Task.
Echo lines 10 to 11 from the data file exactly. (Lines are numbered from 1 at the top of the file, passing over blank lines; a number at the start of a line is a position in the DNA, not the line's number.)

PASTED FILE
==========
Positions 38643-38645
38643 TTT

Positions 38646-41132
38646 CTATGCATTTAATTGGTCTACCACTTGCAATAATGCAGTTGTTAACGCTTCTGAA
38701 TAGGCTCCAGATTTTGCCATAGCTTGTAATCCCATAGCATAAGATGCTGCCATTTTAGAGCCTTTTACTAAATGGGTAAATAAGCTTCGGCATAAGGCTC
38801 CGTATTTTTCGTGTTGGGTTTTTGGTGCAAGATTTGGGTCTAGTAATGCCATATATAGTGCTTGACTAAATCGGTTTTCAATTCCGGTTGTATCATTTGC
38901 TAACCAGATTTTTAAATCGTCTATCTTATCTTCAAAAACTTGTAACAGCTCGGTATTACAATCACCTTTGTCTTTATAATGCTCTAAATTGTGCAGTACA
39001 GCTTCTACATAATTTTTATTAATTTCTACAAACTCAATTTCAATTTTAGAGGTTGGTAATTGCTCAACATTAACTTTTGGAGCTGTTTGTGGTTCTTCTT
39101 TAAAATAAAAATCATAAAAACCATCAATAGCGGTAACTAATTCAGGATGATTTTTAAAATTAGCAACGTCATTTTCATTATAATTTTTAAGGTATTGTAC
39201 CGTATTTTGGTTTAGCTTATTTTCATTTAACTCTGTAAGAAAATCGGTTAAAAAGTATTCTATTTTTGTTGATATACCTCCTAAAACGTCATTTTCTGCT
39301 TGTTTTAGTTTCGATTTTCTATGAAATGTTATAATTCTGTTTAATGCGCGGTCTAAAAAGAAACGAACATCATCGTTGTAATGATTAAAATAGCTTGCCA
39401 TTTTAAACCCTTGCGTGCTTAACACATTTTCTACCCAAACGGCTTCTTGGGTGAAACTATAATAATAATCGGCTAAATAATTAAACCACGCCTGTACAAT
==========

39201 CGTATTTTGGTTTAGCTTATTTTCATTTAACTCTGTAAGAAAATCGGTTAAAAAGTATTCTATTTTTGTTGATATACCTCCTAAAACGTCATTTTCTGCT
39301 TGTTTTAGTTTCGATTTTCTATGAAATGTTATAATTCTGTTTAATGCGCGGTCTAAAAAGAAACGAACATCATCGTTGTAATGATTAAAATAGCTTGCCA